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I have a program that maintains an integer vector. I have three functions that add an integer, remove an integer and check whether an integer is already in the vector. The problem is with the last one.

vector<int> children;
void CtpTestingApplication::addChild(int child)
{
    for (int i=0; i<children.size(); i++)
    {
    //already a child
    if (children[i]==child)
        return;
    }
    //child not yet recorded
   children.push_back(child);
   cout<<"added child "<<child;
}

void CtpTestingApplication::removeChild(int child)
{
   for (int i=0; i<children.size(); i++)
   {
    //already a child, remove it
    if (children[i]==child)
    {
        children.erase(children.begin()+i);
        cout<<"removed child "<<child;
    }
   } 
   //not recorded, no need to remove
}

bool CtpTestingApplication::isChild(int child)
{
   vector<int>::iterator ic;
   bool result = false;
   for (ic= children.begin(); ic < children.end(); ic++)
   {
     cout<<*ic<<" vs "<<child;
  //     if (child==*ic)
         result = true;
   }
   return result;
}

I always get segmentation fault when I uncomment "if (child==*ic)", even though printouts show that the vector is not empty and contains the expected integers.

For example, with the if statements commented, I can see 1 vs 4, 2 vs 4, 4 vs 4, 12 vs 4

I also attempted looping using children[i] and so on, but to no avail. Any help would be appreciated. Thank you.

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1  
Can you provide a minimal compilable example program that exhibits this behaviour? There is nothing in the given code that would lead to a segmentation fault. –  Mankarse Nov 1 '12 at 5:04
2  
Your removeChild() method has "issues" - once you do a delete it will "left shift" all the members to "fill the gap", so you won't actually check the next member. This is only a problem if you can have duplicates. If you can't, then why not break the loop after you've found a match? –  John3136 Nov 1 '12 at 5:07
    
Sorry, I wish I could. This is part of a huge (working) program I am slowly editing. I simplified the issue as much I could, the entire program has over a dozen separate files that are too tightly coupled. –  user1790374 Nov 1 '12 at 5:07
3  
Instead of figuring out the problem with this code, replace it -- you're trying to use std::vector to produce a functional equivalent of std::set. Unless you have a really good reason to do otherwise, just use std::set and be done with it. –  Jerry Coffin Nov 1 '12 at 5:10
    
always try to make sure your iterator is valid before doing something on it –  billz Nov 1 '12 at 5:11

2 Answers 2

Your loop should change from this:

   for (ic= children.begin(); ic < children.end(); ic++)

to this:

  for (ic= children.begin(); ic != children.end(); ic++)

This won't solve the problem because the container used is a vector and taking the difference between iterators of vectors is defined for that container class. However, it's still good practice to prefer,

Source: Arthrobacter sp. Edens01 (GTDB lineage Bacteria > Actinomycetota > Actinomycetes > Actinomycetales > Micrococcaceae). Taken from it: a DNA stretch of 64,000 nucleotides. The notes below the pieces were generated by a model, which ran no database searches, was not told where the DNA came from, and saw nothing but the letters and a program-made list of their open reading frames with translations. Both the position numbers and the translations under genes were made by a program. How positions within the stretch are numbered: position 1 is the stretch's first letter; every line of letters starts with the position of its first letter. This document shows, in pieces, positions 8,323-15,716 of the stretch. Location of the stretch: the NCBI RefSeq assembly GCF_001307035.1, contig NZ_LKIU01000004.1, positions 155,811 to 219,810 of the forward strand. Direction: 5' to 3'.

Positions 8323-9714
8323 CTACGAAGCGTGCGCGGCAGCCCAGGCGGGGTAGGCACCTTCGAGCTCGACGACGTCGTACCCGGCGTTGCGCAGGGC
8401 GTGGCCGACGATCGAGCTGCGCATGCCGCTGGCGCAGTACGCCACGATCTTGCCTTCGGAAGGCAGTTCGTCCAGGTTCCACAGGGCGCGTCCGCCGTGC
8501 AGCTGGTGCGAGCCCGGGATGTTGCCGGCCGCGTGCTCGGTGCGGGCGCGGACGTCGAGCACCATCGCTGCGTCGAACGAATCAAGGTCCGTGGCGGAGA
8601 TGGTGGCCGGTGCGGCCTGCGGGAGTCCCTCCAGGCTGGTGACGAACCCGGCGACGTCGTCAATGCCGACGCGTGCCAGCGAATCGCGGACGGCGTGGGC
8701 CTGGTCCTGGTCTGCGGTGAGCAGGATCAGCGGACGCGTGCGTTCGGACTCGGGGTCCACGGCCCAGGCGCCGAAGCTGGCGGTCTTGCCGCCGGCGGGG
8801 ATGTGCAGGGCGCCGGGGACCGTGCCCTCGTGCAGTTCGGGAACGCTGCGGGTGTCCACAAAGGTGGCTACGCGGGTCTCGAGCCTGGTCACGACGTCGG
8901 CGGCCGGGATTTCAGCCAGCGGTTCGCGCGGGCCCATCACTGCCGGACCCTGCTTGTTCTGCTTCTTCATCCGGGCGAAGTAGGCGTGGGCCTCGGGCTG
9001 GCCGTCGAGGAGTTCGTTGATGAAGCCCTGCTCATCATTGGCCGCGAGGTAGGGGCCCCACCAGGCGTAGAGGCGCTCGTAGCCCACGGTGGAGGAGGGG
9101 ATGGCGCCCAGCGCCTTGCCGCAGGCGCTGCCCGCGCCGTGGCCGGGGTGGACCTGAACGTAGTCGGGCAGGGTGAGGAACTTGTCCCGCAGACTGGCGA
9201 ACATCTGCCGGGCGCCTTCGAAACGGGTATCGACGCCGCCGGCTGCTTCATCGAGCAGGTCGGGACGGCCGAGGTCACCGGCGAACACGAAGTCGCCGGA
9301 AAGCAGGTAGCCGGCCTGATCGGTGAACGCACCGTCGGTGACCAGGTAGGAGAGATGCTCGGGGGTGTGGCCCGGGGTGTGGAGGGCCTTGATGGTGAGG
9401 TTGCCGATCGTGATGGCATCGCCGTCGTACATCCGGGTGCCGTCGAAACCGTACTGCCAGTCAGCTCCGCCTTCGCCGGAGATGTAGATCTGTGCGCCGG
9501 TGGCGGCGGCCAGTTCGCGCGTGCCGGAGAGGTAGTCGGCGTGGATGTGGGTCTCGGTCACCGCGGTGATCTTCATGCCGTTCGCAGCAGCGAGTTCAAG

ic != container.end()

because that will work for containers that lack that definition.

share|improve this answer
    
Hello, I tried it, but still not working. Thank you nonetheless. –  user1790374 Nov 1 '12 at 5:28
    
@user1790374 This is the correct answer. If the problem persists, you are doing something else wrong which isn't included in the pasted source. –  nurettin Nov 1 '12 at 5:33
    
sashang and @pwned: care to explain why changing < to != would solve the problem? –  Rody Oldenhuis Nov 1 '12 at 5:36
    
This isn't the problem, vector iterators support pointer arithmetic (random access category) . Though what you suggested is good advice :) –  Mr.Anubis Nov 1 '12 at 5:46
    
You chaps are right, this won't solve the problem for a vector container... If pointer arithmetic is supported then 'less than' comparisons should work. –  sashang Nov 1 '12 at 5:49

As John3136 indicated, the only potential problem I see is with the removeChild function. Try re-writing it like so:

void CtpTestingApplication::removeChild(int child)
{
   int i=0; 
   while (i<children.size())
   {         
      if (children[i]==child) {
         children.erase(children.begin()+i);             
         continue;
      }
      i++;
   }        
}

Why you get the segfault is anyone's guess. One possibility is that the removeChild() can be called inside some other thread, invalidating your iterator in isChild(). This would only be possible if you are using threads without proper mutexing (in which case you have a far bigger problem :)

share|improve this answer
    
the problem is with isChild() –  Aniket Nov 1 '12 at 5:13
    
everyone. Thank you very much for all your help and suggestions (especially at such late hours). I replaced the vector with set and that finally solved the problem. I realize it wasn't the best solution, but it would have to do. –  user1790374 Nov 1 '12 at 5:50
    
@Aniket: Just because you're seeing the segfault in the isChild function does not mean the problem is there. Other functions that stuff up the container, like the erroneous removeChild function, could setup the isChild function for failure. –  sashang Nov 1 '12 at 5:59

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